Is there anything else about you we should know?

I am a veteran of U.S. Air Force Intelligence and had the opportunity to live and work with people across the U.S. and in several countries around the world.

I recently had my first sales overseas (in the UK) and hope to see my books travel around the world as I once did.

Thanks Travis!  Folks, here are the links for Yare' Darkness Bound and Iron Song!

Review of "Tears of Heaven" by RA McCandless

Angels, Demons, Pistols, Chains and Action

I wasn’t quite sure what to expect from “Tears of Heaven,” the artwork suggested “Blade Runner” but the early chapters take place in a slave market. However, it didn’t take long for RA McCandless to draw me in to an exciting tale of adventure and action.

The book alternates between two stories: that of a slave called “Water Lilly” and a demon bounty hunter named Del. Initially I preferred the Del chapters, but about a quarter of the way through the novel, the “Water Lilly” chapters start picking up steam.

There is a substantial religious element to “Tears of Heaven” but this is not the literary equivalent of Christian rock. The appropriate corollary that came to my mind was the 2006 Keanu Reeves flick “Constantine” (although even that’s heavier on the religious influence than “Tears of Heaven”).

RA McCandless is a new writer with a strong literary voice. He’s got a real knack for dialogue, especially in the scenes that show what a tough cookie Del is. A few of these scenes may go on a touch too long for the tastes of some readers, but I happen to like that kind of thing. It’s difficult to delete good material for the sake of pace, and personally I’m glad that McCandless (or his editor) didn’t. It’s also nice to see an editor give a writer a little bit of slack to weave his or her own particular style of narrative.

You can tell that this is a professionally published book (it was released with Wild Child Publishing) since it has the polish of a manuscript that has been worked over several times. It’s a clean work with no grammatical errors.

RA McCandless succeeds in taking some familiar story elements and placing them in a unique and vibrant world all his own. I’ll be looking forward to seeing what happens to these characters in the future.

To pick up "Tears of Heaven" click here!

Awesome! The "Beyond" Trilogy just Miraculously Appeared at My House!

Hey, this is excellent!  I went downstairs and found a big box awaiting me.  I expected it to be the advance copy of "The Reader of Acheron" but it was too big for one book.  Well, when I opened it up, guess what I found? That's right!  The entire "Beyond" trilogy!

I'd seen the cover art before, but having these books in hand is a whole different experience.  The cover art is awesome and the books look great.  This is sweet, it's like an early Christmas present!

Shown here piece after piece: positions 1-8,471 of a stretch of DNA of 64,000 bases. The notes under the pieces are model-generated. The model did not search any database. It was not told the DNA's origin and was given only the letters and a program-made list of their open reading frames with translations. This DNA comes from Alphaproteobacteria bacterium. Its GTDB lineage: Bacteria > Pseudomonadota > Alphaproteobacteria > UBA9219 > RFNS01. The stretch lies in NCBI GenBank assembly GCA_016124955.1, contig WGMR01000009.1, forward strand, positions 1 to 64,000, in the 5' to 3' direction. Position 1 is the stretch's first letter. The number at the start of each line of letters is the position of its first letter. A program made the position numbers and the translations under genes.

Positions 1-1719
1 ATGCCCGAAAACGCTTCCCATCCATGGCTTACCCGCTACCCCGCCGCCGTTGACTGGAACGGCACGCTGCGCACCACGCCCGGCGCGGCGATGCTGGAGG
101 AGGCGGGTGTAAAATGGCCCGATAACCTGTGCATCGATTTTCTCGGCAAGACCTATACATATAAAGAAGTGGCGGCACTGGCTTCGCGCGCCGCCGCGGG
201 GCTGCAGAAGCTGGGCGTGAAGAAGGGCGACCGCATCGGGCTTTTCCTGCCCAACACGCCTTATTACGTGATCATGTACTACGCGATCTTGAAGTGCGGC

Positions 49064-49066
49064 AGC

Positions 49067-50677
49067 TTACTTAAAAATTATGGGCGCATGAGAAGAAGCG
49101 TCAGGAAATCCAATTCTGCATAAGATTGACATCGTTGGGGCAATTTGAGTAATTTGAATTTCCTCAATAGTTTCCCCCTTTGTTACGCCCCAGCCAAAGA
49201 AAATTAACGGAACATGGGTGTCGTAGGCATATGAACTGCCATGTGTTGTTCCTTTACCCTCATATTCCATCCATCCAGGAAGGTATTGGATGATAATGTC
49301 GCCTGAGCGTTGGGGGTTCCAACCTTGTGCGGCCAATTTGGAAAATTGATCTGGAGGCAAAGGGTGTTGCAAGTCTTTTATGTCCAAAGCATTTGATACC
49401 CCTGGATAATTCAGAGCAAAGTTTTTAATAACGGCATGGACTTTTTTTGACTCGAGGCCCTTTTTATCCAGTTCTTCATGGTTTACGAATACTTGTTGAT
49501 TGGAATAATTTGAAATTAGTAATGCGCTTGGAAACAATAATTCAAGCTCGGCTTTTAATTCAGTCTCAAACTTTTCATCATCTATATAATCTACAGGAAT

Now it's just a matter of finding time to read them (both my kids are asleep at the moment, so I have 15 more minutes...which is why I have time to write this).  I'll get to these the second I'm done with (the excellent) Tears in Heaven by RA McCandless.  I do have a couple more books on my reading list, but I think when people send me beautiful hard copies of their novels they earn the right to jump the queue.  Actually, I've been promising Janet Morris reviews on these for some time, so I better get my reading goggles on!

To check out these books on Amazon, scroll down to the buttons below.  Again, thanks Perseid!

The Hobbit: The Desolation of Tolkien

Let me tell you what's wrong with the Hobbit.

First off, there's been a lot of knob-slobbering about the second film in Jackson's self-indulgent trilogy.  Critics are raving with statements like "it's not nearly as bad as the first one" and...well...other statements.  Honestly, if all the critics were calling the film terrible, I'd be the one piping up to sing the film's praises (it's what I do--that is--not think like the general media), but in this current example, it falls on me to be the naysayer.

The movie is a mess.

You'll sit there in the dark for 3 zillion hours and constantly say to yourself, "aw...this isn't so bad" or "gee-whiz, I'd really like to like this."  But in the end, you're going to find yourself comparing the film unfavorably to the 1977 animated version which, for all its flaws, has one major thing in its favor: IT IS TRUTHFUL TO THE BOOK!

 Notice what's better about that scene? Yeah...Bilbo is invisible, because if Bilbo WASN'T invisible the scene would be TOTALLY RIDICULOUS!